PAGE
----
HARTFORD, CT — (Updated with map 10/22 7:30 a.m.) From 2017-18 to 2018-19, the number of schools in which fewer than 95% of the kindergarteners and seventh graders were immunized for measles, mumps and rubella (MMR) jumped by 40, according to school-by-school data released by the state Department of Public Health on Monday.
Two years ago, there were 109 school buildings in which the students’ immunization rate for MMR was below the Centers for Disease Control and Prevention’s recommended herd immunity rate of 95%. Last year, the total was 149.
The statewide immunization rate among kindergarteners dropped from 96.5% in 2017-18 to 96.1% in 2018-19, based on revised DPH data received from schools.
The public school kindergarten student MMR vaccination rate is 96.4%, and the private school kindergarten student MMR vaccination rate is 92.4%. For students to be relatively safe from measles, the Centers for Disease Control guidelines state that at least 95% of kindergarten students in each school need to be vaccinated.
The immunization data for 2018-19 shows that 134 schools with more than 30 kindergarten students had immunization rates below 95%. At least 41 of those schools are under 90%. Six were below 80% and of those, two were in the sixties in Hartford, including Achievement First Hartford Academy (62.6%) and Burns Latino Studies Academy (65.1%).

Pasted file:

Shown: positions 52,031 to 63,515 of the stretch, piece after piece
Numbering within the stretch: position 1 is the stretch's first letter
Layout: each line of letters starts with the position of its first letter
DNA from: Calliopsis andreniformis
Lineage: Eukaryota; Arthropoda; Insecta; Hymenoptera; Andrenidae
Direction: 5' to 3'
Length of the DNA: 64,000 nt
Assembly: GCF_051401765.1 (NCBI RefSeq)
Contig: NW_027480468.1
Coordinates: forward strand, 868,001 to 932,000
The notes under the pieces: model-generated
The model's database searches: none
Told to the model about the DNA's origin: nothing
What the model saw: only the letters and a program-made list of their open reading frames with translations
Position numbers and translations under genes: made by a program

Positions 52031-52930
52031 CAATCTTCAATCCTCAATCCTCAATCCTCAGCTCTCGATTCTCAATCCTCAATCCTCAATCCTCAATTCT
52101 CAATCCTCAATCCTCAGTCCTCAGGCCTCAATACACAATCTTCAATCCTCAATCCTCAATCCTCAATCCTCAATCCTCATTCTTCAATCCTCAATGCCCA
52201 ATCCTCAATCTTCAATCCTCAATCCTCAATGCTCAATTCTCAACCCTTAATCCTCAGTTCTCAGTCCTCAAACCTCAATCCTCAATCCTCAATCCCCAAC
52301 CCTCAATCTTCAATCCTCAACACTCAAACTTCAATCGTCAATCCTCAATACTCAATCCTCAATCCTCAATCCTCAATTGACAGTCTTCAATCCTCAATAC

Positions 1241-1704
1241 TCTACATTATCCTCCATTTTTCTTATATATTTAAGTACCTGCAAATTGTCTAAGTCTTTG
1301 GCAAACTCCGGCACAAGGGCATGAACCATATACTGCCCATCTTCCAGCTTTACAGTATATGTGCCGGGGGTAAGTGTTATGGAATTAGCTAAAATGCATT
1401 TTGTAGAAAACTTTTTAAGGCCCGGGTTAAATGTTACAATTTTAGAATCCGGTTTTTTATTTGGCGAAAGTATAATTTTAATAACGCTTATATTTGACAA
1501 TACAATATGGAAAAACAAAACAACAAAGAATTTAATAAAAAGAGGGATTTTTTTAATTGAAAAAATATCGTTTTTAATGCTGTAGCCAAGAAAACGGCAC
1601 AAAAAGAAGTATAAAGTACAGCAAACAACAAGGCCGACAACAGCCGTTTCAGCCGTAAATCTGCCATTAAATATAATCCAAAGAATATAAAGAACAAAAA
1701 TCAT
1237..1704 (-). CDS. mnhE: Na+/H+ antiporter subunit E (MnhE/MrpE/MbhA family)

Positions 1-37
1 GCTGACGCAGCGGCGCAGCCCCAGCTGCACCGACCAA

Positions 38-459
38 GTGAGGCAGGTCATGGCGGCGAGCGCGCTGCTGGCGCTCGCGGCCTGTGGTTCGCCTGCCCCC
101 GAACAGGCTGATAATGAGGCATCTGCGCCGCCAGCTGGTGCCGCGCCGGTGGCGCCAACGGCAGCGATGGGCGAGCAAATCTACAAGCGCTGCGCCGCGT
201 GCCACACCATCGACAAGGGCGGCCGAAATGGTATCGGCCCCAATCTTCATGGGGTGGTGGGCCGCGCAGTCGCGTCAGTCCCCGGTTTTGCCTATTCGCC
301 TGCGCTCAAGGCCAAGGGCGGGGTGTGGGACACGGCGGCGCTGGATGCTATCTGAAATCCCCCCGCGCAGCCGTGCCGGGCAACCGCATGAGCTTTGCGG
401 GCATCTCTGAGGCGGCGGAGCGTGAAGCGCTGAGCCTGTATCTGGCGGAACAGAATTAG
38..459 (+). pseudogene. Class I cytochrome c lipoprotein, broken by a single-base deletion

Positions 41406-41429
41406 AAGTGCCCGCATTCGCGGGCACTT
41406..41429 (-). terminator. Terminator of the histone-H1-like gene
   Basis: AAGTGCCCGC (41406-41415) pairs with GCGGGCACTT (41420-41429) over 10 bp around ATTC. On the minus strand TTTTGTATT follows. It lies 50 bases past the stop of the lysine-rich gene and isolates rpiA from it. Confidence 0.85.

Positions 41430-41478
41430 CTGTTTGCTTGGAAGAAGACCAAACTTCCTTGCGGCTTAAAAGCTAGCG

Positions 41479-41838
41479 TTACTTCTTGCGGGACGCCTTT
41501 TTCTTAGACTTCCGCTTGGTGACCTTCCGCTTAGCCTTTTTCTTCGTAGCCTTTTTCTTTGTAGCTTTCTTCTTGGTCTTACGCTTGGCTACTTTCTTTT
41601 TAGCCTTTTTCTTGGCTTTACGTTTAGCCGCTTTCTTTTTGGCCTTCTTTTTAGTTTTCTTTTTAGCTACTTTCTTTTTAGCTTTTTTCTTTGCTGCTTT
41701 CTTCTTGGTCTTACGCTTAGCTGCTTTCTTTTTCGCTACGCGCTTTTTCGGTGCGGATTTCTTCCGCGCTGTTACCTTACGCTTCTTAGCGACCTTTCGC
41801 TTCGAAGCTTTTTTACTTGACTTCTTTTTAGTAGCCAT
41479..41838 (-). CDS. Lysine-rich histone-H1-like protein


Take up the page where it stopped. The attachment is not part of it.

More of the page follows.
Of the 733 public and private schools with kindergarteners tracked by the DPH, 547 had kindergarten enrollments above 30 students, requiring them to report their immunization rates. Of those, 134 — or 24.5% — reported MMR immunization rates below 95%.
There are only 23 seventh grades below 95% for the MMR vaccine — which is 7.42% of the 310 schools reporting. Of those 23, only two were below 90%, including Odyssey Community School in Manchester (89.2%) and Jumoke Academy of Hartford (76.5%).
Earlier this year, the DPH released data that showed 116 schools schools with kindergarten and seventh grades with immunization rates below the 95% standard for measles, mumps, and rubella. That number was later revised to 109 schools with kindergarten or seventh grades below the 95% immunization rate for MMR.
To derive the immunization data, schools report to the DPH the total number of students in kindergarten and seventh grade in each school, and then they report the total number of students who had either shown proof of vaccination or claimed an exemption. In Connecticut, exemptions to vaccination can either be for medical reasons as approved by a physician, or for religious reasons as stated by a child’s parent or guardian.